One of the things I miss most about Boston is the music and the people who make it. Over the span of nearly two decades spent as a music critic and columnist writing about the plethora of sounds emanating from the city, I never stopped being excited about discovering bands and musicians I hadn’t heard before — until that thrilling moment when they plugged in at a club and sent me rocking back on my heels.
During my time covering the local music scene (although there wasn’t ever just one “scene,” but rather many of them, happening all at once), I made it my business to throw a spotlight on as many of the artists I loved — or was at least intrigued by — as deadlines and column space would allow.
From this vantage point, at a remove of time, circumstance, and geography that feels like a lifetime ago, I still can’t quite believe how many of those deadlines I juggled. During an eight or nine-year stretch that often felt like a streak of sound, I held down three ongoing music columns simultaneously for as many publications, and on top of that reviewed countless shows and records.
And still, as I was fond of saying to anyone who asked, the city was so richly musical, so vibrant and perpetually brimming with creative life, that for every musician or band I caught and wrote about, there were likely five or ten more on my radar I couldn’t get to in any given week.
The good news was that they were always waiting in the wings as the next cool band to check out. Still, there are a few I never had the chance to write about before leaving my posts to concentrate on a thrilling new adventure as a stay-at-home dad.
The Dazies were one of those bands. I’ve listened to the cassette tapes (yes, tapes) that Dazies singer-songwriter-multi-instrumentalist Mikey Holland has generously passed along for a bunch of years now. Maybe that’s why the outfit’s music feels like a road-trip playlist companion. Actually, I’m pretty sure I have a couple of those early cassettes wedged under the passenger seat of my ’98 Camry.
Despite the plural moniker, the outfit’s basically a D.I.Y one-man operation run by a guy who’s been around long enough to know what he’s doing, and what he’s after. In the early aughts, Holland cut his teeth with local luminaries Tulsa, Trabants, and Mean Creek (which was when and with whom I first encountered him; he was the long-haired drummer who answered Mean Creek’s “wanted” ad by fiendishly announcing to the mortified group that he had an 18-piece drum kit and was “ready to rock!”; he got the gig anyway).
There’s certainly been a lot of music on Holland’s plate and pallette over the years. On Dazies EPs such as 2016’s “Hungover & Weird” and the 2018 full-length, “Panic All The Time,” Holland wears his record collection on his sleeve of sound, drawing on influences from Petty to Punk, from the Ramones to the Replacements, augmented with an aura of his own dark, restless drama.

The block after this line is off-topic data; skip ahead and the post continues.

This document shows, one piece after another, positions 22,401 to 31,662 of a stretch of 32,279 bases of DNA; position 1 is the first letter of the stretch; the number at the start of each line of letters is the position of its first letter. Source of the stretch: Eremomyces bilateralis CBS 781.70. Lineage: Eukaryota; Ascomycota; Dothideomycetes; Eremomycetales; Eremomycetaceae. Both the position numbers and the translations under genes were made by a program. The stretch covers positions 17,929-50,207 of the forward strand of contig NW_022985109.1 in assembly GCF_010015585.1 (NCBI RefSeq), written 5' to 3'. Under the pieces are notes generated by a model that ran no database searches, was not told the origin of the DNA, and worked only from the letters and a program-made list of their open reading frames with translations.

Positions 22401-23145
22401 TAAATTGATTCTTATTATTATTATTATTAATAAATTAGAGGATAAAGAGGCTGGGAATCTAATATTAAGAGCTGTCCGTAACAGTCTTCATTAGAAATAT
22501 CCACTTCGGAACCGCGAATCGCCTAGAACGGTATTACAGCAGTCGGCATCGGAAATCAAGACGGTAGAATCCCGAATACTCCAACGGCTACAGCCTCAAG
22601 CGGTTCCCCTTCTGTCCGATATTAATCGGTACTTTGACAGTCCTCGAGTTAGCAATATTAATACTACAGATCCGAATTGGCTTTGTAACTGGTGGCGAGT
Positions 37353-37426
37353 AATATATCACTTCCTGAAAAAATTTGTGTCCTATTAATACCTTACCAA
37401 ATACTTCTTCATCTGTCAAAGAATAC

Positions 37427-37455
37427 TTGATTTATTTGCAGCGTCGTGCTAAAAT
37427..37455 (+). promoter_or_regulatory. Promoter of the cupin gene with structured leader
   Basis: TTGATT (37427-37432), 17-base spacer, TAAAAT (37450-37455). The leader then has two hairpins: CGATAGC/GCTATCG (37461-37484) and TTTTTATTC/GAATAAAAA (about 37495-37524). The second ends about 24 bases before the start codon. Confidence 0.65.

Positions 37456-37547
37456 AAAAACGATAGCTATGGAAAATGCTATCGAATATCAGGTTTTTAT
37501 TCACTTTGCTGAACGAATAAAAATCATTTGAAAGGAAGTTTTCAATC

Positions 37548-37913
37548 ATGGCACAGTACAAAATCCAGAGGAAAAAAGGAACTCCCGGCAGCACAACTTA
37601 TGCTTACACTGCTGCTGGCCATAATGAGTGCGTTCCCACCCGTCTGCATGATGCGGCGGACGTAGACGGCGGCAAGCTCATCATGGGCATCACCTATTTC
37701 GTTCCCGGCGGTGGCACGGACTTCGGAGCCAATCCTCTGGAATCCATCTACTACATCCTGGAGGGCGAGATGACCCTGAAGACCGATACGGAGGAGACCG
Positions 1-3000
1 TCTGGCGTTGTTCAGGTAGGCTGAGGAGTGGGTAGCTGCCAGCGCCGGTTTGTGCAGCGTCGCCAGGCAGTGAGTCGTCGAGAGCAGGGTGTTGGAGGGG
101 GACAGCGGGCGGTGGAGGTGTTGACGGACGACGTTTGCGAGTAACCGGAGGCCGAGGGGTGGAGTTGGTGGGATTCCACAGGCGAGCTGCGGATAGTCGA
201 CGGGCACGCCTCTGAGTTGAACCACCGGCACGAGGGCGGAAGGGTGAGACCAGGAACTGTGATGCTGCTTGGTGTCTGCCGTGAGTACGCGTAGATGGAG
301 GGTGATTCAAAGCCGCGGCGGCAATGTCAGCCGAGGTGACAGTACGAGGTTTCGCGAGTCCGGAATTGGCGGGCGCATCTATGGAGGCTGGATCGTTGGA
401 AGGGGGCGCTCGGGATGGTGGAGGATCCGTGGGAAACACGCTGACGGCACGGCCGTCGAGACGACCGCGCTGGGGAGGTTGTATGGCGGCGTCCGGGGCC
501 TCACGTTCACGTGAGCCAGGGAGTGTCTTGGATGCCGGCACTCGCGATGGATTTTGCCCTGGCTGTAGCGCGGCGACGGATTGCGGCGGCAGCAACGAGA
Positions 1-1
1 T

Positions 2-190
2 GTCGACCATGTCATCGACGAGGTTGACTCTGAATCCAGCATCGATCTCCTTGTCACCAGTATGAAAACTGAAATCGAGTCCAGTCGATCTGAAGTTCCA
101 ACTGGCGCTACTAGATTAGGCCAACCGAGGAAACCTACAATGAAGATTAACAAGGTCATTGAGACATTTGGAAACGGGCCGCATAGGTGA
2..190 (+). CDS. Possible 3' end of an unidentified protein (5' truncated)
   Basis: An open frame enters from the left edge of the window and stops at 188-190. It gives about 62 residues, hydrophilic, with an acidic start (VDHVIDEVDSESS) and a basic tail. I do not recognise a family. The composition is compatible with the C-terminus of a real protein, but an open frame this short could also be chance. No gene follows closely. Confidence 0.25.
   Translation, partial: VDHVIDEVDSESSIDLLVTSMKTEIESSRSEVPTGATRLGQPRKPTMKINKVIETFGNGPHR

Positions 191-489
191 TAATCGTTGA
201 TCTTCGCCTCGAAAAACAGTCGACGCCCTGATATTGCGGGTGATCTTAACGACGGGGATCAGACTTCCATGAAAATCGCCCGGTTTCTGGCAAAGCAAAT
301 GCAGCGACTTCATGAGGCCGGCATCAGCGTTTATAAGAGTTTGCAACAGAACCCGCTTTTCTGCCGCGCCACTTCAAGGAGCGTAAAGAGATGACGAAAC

Here and there, you can hear emotionally raw tugs on fraying heart strings a la The Promise Ring and Jawbreaker (what can I say, I loved the ’90s) filtered through the noisy amps and scuffed-up roll and taciturn tumble of newer outfits like the Gasoline Anthem and Beach Slang. Taken as a whole, the scattershot slew of albums and EPs Holland has released sound like the aural equivalent of a gloriously unmade bed, its crazy quilt of heaped on, un-tucked covers rumpled reminders of a long, lost weekend.
Now that Holland and the Dazies are on their way to issuing a new album, “Under The Moon and Far Away” — the album’s rapturous first single, “It’s A Beautiful Life” just might be the best thing the Dazies have done yet — I thought it would be an ideal occasion to make up for lost time and get to a band I missed the first time around.
So, while we wait for the new full-length, let’s begin with “It’s A Beautiful Life.” Like the best music you’ve always lived with, but that somehow keeps surprising you, “It’s A Beautiful Life” feels at once familiar yet fresh and vital — nourishing, even — for right now; wholly immersed in the moment.
That immediate pull, and sense of wonder and relevance, is no accident. For Holland, the music he’s making these days reflects a dramatic personal shift of perspective; a deeper contemplation of some critical life changes. In the modest three and a half minutes of “It’s A Beautiful Life,” Holland vividly encapsulates a personal quest for happiness and human connection, pondering the looming uncertainty of change as refracted through a comforting but bittersweet catalog of old haunts and habits. Ultimately, it’s a song about what everyday life looks and feels like at street level — or, as Holland sings it, “down here in the shadows.”
“Sometimes your blues skies are grey,” Holland muses as he wanders through the back alleys and side streets of Boston on the new track. “Sometimes it rains for days.” Having this music to ride out the rain with is a reassuring reminder that for most of us, sooner or later, our blue skies will inevitably turn grey. But the music that we love, or are about to love, can help turn them blue again.
Photo by Erin Shaw
Here’s the bulk of my conversation when I caught up with Holland recently via that old social distancing standby, e-mail.
RPM: So Mikey, congratulations on the new single and the forthcoming Dazies album. Tell me a bit about it, and the circumstances that went into making the new music.
HOLLAND: The album is called ‘Under The Moon and Far Away’. It’s a theme that presents itself throughout the record and that has lingered in my life lately. My focus has been on writing/recording this album, as well as photography this past year, and typically later in the evening is the time I find to be most inspiring. There’s less people around, the silhouettes of everything present themselves in a (truly beautiful) fashion, the way the moon and the stars calm us all down from a long day of rushing around.